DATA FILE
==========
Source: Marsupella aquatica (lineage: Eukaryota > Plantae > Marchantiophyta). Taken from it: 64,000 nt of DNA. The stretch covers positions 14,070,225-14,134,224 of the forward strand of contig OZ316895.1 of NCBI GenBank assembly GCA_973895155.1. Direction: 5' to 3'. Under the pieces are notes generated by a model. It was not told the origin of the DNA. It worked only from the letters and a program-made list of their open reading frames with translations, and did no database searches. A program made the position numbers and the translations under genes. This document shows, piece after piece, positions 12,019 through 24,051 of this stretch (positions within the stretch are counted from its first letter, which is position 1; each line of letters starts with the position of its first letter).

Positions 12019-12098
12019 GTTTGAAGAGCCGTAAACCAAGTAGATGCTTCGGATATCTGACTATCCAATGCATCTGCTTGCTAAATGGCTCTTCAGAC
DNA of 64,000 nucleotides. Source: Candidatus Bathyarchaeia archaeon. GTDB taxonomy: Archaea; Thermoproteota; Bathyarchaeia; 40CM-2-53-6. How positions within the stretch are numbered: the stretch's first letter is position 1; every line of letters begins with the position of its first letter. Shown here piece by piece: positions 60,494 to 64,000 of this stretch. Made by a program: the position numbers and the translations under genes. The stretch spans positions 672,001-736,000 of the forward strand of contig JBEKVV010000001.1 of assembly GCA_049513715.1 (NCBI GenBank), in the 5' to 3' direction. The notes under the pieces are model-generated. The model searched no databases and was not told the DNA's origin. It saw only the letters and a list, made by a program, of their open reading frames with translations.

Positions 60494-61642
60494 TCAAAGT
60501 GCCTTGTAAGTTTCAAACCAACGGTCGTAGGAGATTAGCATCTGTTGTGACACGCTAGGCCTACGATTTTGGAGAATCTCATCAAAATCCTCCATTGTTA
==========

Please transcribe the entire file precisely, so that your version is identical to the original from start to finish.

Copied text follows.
Source: Marsupella aquatica (lineage: Eukaryota > Plantae > Marchantiophyta). Taken from it: 64,000 nt of DNA. The stretch covers positions 14,070,225-14,134,224 of the forward strand of contig OZ316895.1 of NCBI GenBank assembly GCA_973895155.1. Direction: 5' to 3'. Under the pieces are notes generated by a model. It was not told the origin of the DNA. It worked only from the letters and a program-made list of their open reading frames with translations, and did no database searches. A program made the position numbers and the translations under genes. This document shows, piece after piece, positions 12,019 through 24,051 of this stretch (positions within the stretch are counted from its first letter, which is position 1; each line of letters starts with the position of its first letter).

Positions 12019-12098
12019 GTTTGAAGAGCCGTAAACCAAGTAGATGCTTCGGATATCTGACTATCCAATGCATCTGCTTGCTAAATGGCTCTTCAGAC
DNA of 64,000 nucleotides. Source: Candidatus Bathyarchaeia archaeon. GTDB taxonomy: Archaea; Thermoproteota; Bathyarchaeia; 40CM-2-53-6. How positions within the stretch are numbered: the stretch's first letter is position 1; every line of letters begins with the position of its first letter. Shown here piece by piece: positions 60,494 to 64,000 of this stretch. Made by a program: the position numbers and the translations under genes. The stretch spans positions 672,001-736,000 of the forward strand of contig JBEKVV010000001.1 of assembly GCA_049513715.1 (NCBI GenBank), in the 5' to 3' direction. The notes under the pieces are model-generated. The model searched no databases and was not told the DNA's origin. It saw only the letters and a list, made by a program, of their open reading frames with translations.

Positions 60494-61642
60494 TCAAAGT
60501 GCCTTGTAAGTTTCAAACCAACGGTCGTAGGAGATTAGCATCTGTTGTGACACGCTAGGCCTACGATTTTGGAGAATCTCATCAAAATCCTCCATTGTTA